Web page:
Friday, August 14, 2015

A Call for Playhouse 90 and Studio One

Playhouse 90 TV Series at CBS
In 1955, Lindsay and Grouse were developing a new weekly television comedy based on their Arsenic and Old Lace stage play, but with larceny displacing arsenic. The idea never met fruition but it served as an example of how stage drama was being eyed by the television networks who sought either adaptations, or expanded ideas, from New York Broadway plays.

In the summer of that same year, ABC-TV announced they would take the plunge into the 90-minute spectacular arena for the fall of 1956, but as per network practice, its initial entry would be on film and would be produced outside the network from a major film studio. The network wanted a dramatic anthology. This, too, never met fruition. In Television City, CBS-TV planned their own venture and went all the way... a series known as Playhouse 90.

Richard Boone during rehearsals for Playhouse 90.

Jack Lemmon in "Face of a Hero" trade ad

Under the guise of producer Martin Manulis, Playhouse 90 became the first weekly program telecast in a 90-minute time slot (The Virginian would become the second but that wasn't until years later). 

Mickey Rooney in "The Comedian" on Playhouse 90.
Regardless of what reference books say, the first season was not entirely telecast live. Eight episodes were filmed by Screen Gems, a subsidiary to Columbia Pictures, on the West Coast, while the remainder of the first season was telecast live from the East Coast. This ensured a variety of productions to keep Playhouse 90 fresh every week. Not that the series needed it. For the
first two seasons, the program stole all the major Emmy Awards and CBS got what they wanted: a program that would give the network prestige. Playhouse 90 was the water cooler discussion of the week. Adaptations of best sellers and original plays were conceived in an effort to out-class the competition. The result? Original dramas on Playhouse 90 became classics in their own right following the telecasts. “The Miracle Worker,” “Requiem for a Heavyweight,” “The Days of Wine and Roses,” “Judgment at Nuremberg” and “The Helen Morgan Story” were also adapted into major motion-pictures and stage plays.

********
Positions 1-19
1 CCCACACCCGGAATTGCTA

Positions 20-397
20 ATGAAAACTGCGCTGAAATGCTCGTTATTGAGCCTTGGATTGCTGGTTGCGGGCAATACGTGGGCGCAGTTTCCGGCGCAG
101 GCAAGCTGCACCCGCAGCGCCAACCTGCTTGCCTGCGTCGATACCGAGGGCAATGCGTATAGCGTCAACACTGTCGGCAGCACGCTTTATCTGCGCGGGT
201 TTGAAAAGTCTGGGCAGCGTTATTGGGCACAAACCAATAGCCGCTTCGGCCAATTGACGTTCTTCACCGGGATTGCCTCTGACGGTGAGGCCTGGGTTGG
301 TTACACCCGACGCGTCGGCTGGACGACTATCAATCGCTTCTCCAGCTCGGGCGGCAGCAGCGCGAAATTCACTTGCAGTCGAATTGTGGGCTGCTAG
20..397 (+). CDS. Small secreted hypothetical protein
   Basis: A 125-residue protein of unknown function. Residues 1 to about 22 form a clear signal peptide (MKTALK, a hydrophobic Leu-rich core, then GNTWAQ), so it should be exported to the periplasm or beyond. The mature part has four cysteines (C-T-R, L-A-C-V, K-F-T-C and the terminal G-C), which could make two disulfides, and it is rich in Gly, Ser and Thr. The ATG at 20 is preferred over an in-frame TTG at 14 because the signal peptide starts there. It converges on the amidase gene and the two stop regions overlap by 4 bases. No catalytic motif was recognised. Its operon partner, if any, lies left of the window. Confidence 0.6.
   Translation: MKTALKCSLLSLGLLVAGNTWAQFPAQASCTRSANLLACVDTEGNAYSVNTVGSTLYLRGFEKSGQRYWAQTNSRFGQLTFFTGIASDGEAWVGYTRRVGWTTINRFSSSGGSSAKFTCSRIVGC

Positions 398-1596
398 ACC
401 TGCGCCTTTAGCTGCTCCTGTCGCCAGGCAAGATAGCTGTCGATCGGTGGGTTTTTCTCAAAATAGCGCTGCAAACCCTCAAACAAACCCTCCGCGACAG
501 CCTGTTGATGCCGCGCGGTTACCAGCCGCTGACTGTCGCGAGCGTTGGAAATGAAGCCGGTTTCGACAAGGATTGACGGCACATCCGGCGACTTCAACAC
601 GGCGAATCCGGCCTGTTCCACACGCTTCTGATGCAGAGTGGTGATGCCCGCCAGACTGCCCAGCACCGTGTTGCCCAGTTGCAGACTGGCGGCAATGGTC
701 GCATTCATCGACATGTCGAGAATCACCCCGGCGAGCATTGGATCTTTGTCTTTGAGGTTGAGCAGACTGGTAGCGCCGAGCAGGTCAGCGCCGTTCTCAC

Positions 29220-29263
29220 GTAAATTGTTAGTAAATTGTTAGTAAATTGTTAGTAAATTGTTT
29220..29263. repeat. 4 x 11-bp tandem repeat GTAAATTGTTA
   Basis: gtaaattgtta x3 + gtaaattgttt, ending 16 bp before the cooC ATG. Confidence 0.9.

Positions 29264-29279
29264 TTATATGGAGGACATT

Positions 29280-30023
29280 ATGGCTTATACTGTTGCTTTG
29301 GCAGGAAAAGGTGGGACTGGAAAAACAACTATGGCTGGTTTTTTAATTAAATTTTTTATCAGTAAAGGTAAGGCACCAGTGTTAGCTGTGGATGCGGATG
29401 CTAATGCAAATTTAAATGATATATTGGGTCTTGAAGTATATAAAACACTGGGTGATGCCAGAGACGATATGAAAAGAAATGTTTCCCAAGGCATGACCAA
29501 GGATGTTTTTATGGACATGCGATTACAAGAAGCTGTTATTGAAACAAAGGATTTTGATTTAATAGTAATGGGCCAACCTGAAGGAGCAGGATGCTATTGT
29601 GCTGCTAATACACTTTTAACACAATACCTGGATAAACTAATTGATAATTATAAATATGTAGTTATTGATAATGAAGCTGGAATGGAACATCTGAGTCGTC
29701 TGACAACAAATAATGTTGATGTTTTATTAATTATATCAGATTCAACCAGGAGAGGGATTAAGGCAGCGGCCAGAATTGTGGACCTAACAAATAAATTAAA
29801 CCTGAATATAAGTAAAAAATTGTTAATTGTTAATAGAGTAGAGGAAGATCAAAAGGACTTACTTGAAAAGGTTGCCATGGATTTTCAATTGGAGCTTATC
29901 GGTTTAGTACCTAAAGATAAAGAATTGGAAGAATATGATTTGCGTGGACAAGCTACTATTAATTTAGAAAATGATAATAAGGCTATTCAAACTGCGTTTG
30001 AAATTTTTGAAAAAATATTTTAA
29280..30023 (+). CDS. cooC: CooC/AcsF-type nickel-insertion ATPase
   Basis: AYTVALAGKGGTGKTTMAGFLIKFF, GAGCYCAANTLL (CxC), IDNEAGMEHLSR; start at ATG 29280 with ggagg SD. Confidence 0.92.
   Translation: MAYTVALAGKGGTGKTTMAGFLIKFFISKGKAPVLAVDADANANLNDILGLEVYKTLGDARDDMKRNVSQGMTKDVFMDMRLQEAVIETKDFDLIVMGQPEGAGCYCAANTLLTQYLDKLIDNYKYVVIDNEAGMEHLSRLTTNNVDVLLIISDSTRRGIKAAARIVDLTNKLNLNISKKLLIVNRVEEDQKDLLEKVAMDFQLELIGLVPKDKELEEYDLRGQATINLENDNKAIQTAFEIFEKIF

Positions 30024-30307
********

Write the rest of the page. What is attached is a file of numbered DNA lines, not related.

Maria Schell in "For Whom the Bell Tolls"
Yes, I will have the photo digitally restored
so the water damage will not be visible.

A two-part presentation of Ernest Hemingway's “For Whom the Bell Tolls” was years in the making and was so engrossing that television viewers couldn’t criticize any part of the production as it was translated to film. Before watching "For Whom the Bell Tolls" last year, my sarcastic impression was, "My God, I'm going to sit here for three hours and watch the entire production of an Ernest Hemingway novel..." Boy was I wrong. Of the 80 plus episodes I have had the pleasure to view, the two-part presentation turned out to be the most spectacular among the bunch.

The budget for Playhouse 90 ranged between $100,000 to $150,000 per episode. (Keeping in mind a situation comedy using the same sets episode after episode cost $25,000 to $30,000 per episode at the time!) Later, to help deter the rising costs, CBS opened Television City in California and moved production to the West Coast. The network and producers were hailed as "genius" by many tabloids and trade columns for this daring move -- the same type of risk Bing Crosby asserted when he wanted to transcribe his radio program before the networks allowed any other comedians the privilege.